• Arisaema candidissimum — here, candidissimum is the epithet.
  • Passiflora edulis var. flavicarpa — both edulis and flavicarpa are epithets.

In zoology the term epithet can be applied to both terms in the binomial nomenclature, first the genus name as generic epithet, second to specify the individual animal species the specific epithet. the passion fruit is freinds with santa had comes from ice land and it is reinderes faviout fruit {Taxobox | color = lightgreen | name = Passion fruit | image = Maracuyá.jpg | image_width = 250px | image_caption = Ripe yellow passion fruit, or maracuyá | regnum = Plantae | divisio = Magnoliophyta | classis = Magnoliopsida | ordo = Malpighiales | familia = Passifloraceae | genus = Passiflora | species = P... Zoology (from Greek: ζῴον, zoion, animal; and λόγος, logos, knowledge) is the biological discipline which involves the study of animals. ... This article does not cite any references or sources. ... For other uses, see Genus (disambiguation). ...

Casual usage

In casual usage, epithet also means a derogatory word or phrase used to insult someone although this euphemistic use is discredited by Martin Manser[6] and other prescriptive linguists.


  1. ^ W. Burkert, The Orientalizing Revolution: Near Eastern Influence on Greek Culture of the Early Archaic Age 1992, p 116.
  2. ^ Hence the word mouseion= museum)
  3. ^ Walter Burkert, Greek Religion (Harvard University Press, 1985) III.4.4. "The special character of Greek anthropomorphism", especially p. 184.
  4. ^ Price, Kourotrophos, 1978, noted by Burkert 1985:184.
  5. ^ Burkert 1985:184.
  6. ^ Manser, Martin H. (2007), Good Word Guide sixth edition, A&C Black, 147 ISBN 978-0-7136-7759-1

For other uses, see Museum (disambiguation). ...

See also

A bahuvrihi (बहुवृहि), or bahuvrihi compound, is a particular kind of compound word that refers to something that is not specified by any of its parts by themselves (i. ... The Proto-Indo-European language (PIE) is the hypothetical common ancestor of the Indo-European languages, spoken by the Proto-Indo-Europeans. ... It has been suggested that Nicknames of European Royalty and Nobility be merged into this article or section. ... This list has been split into smaller lists: List of nicknames of European Royalty and Nobility: A-C List of nicknames of European Royalty and Nobility: D-F List of nicknames of European Royalty and Nobility: G-I List of nicknames of European Royalty and Nobility: J-L List of... Image File history File links Question_book-3. ...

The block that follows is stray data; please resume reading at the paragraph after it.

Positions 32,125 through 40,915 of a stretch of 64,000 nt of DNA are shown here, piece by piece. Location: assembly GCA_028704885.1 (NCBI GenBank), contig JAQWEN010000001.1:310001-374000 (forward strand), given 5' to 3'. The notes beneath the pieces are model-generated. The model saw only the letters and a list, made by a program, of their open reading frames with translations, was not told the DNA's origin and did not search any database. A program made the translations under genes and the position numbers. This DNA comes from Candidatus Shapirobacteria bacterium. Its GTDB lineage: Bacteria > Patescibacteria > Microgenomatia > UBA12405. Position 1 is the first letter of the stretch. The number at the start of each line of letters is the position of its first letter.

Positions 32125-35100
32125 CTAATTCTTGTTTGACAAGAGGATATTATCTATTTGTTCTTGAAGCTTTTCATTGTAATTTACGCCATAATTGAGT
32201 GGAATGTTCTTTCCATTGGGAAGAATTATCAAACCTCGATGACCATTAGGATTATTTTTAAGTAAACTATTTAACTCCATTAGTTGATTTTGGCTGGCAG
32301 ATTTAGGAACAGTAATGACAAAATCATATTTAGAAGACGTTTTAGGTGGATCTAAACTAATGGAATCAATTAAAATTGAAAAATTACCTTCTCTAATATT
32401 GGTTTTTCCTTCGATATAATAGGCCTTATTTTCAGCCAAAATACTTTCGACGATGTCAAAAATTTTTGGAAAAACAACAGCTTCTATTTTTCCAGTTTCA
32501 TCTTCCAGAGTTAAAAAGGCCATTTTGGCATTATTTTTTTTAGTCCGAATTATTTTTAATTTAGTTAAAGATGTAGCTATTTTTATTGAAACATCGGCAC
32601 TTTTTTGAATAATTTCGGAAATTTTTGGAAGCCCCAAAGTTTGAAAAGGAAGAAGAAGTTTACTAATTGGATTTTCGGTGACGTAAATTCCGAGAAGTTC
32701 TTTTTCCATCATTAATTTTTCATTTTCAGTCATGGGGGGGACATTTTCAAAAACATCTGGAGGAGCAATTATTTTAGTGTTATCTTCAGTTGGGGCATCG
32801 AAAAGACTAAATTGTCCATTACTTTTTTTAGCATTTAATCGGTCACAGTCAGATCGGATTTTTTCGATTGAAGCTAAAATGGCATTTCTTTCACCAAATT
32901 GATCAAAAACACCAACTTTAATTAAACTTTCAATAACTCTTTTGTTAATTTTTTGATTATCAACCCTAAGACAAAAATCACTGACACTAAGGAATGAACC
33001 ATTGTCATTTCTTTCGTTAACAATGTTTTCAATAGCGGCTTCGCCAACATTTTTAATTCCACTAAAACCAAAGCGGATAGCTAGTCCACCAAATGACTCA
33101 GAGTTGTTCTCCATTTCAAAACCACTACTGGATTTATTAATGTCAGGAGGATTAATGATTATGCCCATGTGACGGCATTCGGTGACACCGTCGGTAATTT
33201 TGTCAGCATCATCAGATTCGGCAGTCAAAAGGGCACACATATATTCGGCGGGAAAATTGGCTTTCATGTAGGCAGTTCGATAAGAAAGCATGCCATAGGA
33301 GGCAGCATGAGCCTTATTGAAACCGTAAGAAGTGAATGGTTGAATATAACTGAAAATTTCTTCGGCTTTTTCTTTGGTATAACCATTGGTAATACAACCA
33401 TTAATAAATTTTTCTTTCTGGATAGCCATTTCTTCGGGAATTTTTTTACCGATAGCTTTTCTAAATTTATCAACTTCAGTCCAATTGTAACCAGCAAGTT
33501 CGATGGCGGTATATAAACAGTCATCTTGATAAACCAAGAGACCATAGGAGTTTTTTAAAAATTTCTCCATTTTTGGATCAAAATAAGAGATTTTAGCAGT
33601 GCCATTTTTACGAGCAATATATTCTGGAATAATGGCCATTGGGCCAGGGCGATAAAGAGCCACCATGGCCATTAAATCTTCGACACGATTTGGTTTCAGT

Results from FactBites:
The UVic Writer's Guide: Epithet (86 words)
An epithet is an adjective or adjectival phrase describing a characteristic quality of a person or thing.
For instance, in Homer's Odyssey (eighth century B.C.) the hero is typically referred to by the epithets "enduring," "resourceful," or "sacker of cities"; and the sea is always "wine-dark."
An epithet is also an identifying phrase which substitutes for a noun, such as Pope's reference to scissors as "the fatal engine" in his mock-epic "The Rape of the Lock" (1714).
The Book of THoTH (Leaves of Wisdom) - Epithet (844 words)
In linguistics an epithet is often metaphoric, essentially a reduced or condensed appositive.
Epithets are characteristic of the style of ancient epic poetry, most notably that of Homer.
Some epithets were applied to several deities of a same pantheon, rather accidentally if they had a common characteristic, or deliberately emphasizing their blood- or other ties; thus in pagan Rome, several divinities (including demi-gods, heroes) were given the epitheton Comes as companion of another (usually major) divinity.
  More results at FactBites »